Only one Chicago Cub, all-time, is better loved, and better known. But none had a sweeter swing or was more respected than the man from Whistler, Alabama.
CINCINNATI—He leaned back on the rail of the dugout perfectly at ease, completely comfortable in his surroundings: the echo of wood on leather and the confident patter of batting practice.
Billy Williams, the former Cub and Hall of Famer, watched every move, every swing.
“The boys are feeling pretty good about themselves,” he said, watching players dodge in and out of the cage. Sammy Sosa was putting on a show, one shot after another clattering around the empty seats in the upper decks.
Aramis Ramirez, just over from the Pirates, was trying to match him and coming close. Money, it seemed, was on the line, but mostly pride and prowess.
“Ramirez may just get him,” Williams said. “He’s a great pick-up. He’ll play an important role. Besides what he gives them, Sammy will see more pitches.”
It was September, 2003. The Cubs were in town and headed to the playofffs for the first time since ’89, the second since ‘84.
“Before that,” Williams said, smiling broadly, “the first time since radio and the live ball. Believe me, I know.”
For 16 years of his 18-year career, Williams distinguished himself with the Cubs, manning left field and turning in one .300 season after another. He had power and a knack for clutch situations. What he lacked in defense, he made up for in spirit. For years, Williams, Ernie Banks and Ron Santo formed a formidable trio, but one that only sniffed post-season play.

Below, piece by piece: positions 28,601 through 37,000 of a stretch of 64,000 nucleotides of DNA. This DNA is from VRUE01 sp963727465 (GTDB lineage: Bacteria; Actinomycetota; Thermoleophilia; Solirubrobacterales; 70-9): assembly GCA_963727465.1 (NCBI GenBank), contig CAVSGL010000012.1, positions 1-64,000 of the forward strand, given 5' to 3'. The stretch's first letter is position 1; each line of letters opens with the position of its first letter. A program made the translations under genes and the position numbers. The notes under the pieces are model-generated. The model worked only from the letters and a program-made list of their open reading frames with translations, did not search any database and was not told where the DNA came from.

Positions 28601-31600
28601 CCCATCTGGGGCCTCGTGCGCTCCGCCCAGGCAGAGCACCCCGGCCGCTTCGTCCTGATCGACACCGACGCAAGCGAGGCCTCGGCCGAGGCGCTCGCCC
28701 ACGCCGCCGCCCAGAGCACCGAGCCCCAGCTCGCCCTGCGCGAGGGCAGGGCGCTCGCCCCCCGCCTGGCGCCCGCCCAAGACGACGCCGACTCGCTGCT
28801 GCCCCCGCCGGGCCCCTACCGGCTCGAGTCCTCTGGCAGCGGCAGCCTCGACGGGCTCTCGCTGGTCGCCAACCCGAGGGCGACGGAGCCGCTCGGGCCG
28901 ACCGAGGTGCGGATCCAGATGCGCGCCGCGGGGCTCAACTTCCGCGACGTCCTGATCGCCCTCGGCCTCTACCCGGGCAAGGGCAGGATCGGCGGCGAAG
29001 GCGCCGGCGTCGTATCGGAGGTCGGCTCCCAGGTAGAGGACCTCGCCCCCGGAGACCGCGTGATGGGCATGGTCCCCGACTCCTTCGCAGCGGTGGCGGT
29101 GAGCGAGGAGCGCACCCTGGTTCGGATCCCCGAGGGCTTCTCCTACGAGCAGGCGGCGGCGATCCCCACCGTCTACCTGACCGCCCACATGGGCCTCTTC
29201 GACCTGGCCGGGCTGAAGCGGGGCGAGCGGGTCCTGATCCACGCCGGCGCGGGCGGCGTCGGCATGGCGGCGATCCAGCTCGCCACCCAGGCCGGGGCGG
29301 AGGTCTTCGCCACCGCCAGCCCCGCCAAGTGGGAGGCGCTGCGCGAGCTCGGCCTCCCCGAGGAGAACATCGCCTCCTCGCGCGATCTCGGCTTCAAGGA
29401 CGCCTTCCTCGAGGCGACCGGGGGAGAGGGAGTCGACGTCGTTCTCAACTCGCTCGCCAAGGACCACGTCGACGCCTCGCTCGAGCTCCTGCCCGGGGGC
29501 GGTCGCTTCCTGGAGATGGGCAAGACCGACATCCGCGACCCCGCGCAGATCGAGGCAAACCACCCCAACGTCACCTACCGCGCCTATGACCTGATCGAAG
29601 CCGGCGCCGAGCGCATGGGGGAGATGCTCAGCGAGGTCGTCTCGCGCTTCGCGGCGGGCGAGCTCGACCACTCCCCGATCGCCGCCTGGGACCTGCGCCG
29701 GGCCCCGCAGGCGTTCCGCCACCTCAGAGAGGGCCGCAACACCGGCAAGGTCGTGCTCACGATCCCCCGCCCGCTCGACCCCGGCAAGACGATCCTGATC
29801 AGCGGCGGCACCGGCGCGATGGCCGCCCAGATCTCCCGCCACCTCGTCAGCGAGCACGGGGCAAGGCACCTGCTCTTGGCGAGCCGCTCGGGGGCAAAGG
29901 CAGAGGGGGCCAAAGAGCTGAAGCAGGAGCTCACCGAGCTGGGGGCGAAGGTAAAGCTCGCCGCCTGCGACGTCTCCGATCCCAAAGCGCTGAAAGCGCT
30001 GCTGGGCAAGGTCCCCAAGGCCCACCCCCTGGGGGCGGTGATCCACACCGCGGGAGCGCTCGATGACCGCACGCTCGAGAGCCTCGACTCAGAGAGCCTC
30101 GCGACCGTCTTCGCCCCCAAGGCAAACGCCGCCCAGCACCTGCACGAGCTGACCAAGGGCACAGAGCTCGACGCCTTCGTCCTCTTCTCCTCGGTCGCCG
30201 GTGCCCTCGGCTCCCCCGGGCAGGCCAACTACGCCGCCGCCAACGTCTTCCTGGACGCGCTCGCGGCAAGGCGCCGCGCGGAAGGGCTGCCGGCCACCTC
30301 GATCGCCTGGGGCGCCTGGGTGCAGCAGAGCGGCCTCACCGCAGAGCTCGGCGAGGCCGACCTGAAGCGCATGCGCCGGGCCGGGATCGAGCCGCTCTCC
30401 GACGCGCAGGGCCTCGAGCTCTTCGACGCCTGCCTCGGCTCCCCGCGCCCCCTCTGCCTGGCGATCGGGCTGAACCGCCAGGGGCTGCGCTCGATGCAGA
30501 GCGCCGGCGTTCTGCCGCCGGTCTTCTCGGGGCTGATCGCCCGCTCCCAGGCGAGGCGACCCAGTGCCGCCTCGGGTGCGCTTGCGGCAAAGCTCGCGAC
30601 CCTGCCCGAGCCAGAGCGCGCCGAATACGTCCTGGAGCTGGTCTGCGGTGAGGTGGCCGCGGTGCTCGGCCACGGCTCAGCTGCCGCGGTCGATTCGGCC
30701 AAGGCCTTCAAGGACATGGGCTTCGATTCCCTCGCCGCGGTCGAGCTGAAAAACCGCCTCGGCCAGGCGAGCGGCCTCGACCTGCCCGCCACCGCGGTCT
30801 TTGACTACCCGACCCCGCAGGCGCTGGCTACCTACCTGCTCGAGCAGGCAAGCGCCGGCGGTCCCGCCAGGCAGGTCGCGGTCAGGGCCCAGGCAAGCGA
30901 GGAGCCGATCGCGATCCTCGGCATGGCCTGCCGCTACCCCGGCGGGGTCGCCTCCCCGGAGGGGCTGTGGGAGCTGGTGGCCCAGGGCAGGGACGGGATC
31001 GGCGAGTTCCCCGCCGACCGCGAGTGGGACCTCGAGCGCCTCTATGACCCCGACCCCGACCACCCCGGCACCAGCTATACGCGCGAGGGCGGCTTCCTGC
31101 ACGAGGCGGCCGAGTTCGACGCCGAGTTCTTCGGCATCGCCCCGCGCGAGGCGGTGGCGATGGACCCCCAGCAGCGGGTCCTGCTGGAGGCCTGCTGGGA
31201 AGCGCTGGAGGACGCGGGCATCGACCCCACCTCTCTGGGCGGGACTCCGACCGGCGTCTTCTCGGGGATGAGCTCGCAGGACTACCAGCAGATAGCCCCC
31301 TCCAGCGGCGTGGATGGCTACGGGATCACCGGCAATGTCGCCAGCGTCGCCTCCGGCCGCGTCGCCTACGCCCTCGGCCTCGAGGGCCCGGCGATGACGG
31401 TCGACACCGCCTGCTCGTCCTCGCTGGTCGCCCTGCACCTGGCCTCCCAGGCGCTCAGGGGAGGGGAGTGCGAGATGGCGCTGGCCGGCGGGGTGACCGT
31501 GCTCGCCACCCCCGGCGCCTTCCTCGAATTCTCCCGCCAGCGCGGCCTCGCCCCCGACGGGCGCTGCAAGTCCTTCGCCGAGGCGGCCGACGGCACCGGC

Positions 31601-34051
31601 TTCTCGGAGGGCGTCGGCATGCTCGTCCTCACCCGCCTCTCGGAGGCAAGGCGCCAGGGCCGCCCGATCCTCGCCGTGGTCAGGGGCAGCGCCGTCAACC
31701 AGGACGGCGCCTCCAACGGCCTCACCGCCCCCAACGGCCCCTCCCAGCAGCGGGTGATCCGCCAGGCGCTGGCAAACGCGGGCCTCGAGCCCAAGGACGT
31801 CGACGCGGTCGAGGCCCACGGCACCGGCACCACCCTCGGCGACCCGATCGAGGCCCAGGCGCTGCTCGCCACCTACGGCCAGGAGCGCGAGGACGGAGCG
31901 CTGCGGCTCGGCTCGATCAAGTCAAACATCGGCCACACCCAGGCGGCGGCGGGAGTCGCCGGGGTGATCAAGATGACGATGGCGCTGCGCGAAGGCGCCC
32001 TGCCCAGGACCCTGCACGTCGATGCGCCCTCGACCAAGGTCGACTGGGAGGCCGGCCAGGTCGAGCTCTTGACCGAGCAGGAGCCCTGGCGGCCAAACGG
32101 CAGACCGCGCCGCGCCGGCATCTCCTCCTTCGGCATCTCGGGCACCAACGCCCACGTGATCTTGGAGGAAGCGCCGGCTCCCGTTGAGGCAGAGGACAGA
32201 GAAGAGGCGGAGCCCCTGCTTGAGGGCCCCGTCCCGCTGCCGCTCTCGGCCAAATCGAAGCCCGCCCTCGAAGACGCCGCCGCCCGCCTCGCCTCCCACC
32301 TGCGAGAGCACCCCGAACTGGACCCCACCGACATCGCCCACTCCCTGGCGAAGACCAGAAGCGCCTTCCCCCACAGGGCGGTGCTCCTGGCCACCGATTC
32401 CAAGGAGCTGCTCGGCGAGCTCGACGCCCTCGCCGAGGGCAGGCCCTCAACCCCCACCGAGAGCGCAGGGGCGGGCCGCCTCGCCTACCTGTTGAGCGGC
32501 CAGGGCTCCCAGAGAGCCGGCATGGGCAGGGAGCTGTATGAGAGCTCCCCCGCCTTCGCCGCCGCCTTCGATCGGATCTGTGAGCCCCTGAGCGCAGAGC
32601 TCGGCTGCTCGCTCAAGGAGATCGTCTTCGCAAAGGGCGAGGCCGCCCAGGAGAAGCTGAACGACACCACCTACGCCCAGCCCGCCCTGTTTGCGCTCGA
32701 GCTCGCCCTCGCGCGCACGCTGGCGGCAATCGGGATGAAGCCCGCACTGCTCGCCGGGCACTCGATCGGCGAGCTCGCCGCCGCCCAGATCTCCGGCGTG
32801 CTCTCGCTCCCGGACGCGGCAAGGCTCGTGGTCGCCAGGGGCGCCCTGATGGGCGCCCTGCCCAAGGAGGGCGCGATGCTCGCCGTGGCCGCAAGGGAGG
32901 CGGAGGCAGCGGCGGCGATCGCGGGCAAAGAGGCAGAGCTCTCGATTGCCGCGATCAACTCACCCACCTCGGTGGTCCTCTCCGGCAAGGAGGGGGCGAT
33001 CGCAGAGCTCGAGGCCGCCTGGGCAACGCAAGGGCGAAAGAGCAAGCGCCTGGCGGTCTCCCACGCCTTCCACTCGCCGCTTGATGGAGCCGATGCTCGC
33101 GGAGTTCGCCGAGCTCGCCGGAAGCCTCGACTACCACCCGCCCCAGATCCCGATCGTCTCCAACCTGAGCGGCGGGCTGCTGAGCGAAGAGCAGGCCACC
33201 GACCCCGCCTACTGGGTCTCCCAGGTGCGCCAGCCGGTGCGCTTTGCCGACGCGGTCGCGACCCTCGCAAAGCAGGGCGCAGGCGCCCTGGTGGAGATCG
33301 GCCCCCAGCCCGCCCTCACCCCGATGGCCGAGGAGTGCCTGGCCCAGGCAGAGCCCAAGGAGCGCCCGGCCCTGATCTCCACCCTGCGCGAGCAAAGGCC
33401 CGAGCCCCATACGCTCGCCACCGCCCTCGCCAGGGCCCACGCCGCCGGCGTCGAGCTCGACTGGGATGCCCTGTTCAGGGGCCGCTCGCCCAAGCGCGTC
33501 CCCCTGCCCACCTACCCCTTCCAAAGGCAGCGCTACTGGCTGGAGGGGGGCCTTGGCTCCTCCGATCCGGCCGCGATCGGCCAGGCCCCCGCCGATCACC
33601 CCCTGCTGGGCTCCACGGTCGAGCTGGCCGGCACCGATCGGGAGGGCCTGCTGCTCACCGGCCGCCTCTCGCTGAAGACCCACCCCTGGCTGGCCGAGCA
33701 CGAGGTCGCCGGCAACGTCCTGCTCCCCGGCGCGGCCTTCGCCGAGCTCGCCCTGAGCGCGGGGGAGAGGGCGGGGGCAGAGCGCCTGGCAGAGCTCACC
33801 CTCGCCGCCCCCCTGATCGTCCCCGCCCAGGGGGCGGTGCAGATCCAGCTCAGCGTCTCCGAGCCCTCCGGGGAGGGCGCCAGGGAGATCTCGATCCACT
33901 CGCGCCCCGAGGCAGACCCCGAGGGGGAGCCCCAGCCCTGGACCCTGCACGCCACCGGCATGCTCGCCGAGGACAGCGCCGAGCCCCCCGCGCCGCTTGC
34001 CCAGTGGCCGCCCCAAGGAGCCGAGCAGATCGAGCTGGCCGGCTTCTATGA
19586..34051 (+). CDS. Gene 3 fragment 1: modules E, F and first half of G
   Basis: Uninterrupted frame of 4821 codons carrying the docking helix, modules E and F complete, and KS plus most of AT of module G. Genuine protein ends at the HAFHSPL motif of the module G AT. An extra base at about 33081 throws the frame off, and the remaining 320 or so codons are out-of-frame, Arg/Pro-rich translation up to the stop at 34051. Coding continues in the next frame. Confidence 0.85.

“It never affected the way we played or the love we had for the game,” Williams said. “Never did. No way. We loved this game, every one of us.”
In that moment, the smile that seldom seemed to fade from his face was gone. Making that point—even to a stranger—was important to Billy Williams.
“It’s been 40 years since we were out there,” he said, nodding toward the field. “So many memories. So many things I hold close. It’s been my life, and a good one.”
Sean Casey, the Reds first baseman, called him “Mr. Williams.”
Barry Larkin removed his batting glove before shaking hands. “This man,” he said, “is a true Hall of Famer – in every respect. How are you, sir?”
Williams smiled as Larkin spoke. He always seemed to be smiling.
“Sir? Sir? C’mon, Barry,” Williams said, “but that’s awfully good of you to say.”
“It’s true,” Larkin said. “I have always admired you. Good seeing you, Billy. I got to run.”
“That young man is one of the best all around shortstops I’ve ever seen, and I played with Ernie (Banks),” Williams said, as Larkin jogged away. “He’ll be in the Hall of Fame. You can count on it. I don’t know if folks fully appreciate how good he really is, not just yet. Now, what we were talking about?”
The topic had been the Cubs and their chances of making it to the World Series.
“Oh, yeah,” he said. “Well, I figure they got a good a chance as any body else. See…”
But, again, there was another visitor. This time it was Reds radio broadcaster Joe Nuxhall, “The Ol’ Left Hander”.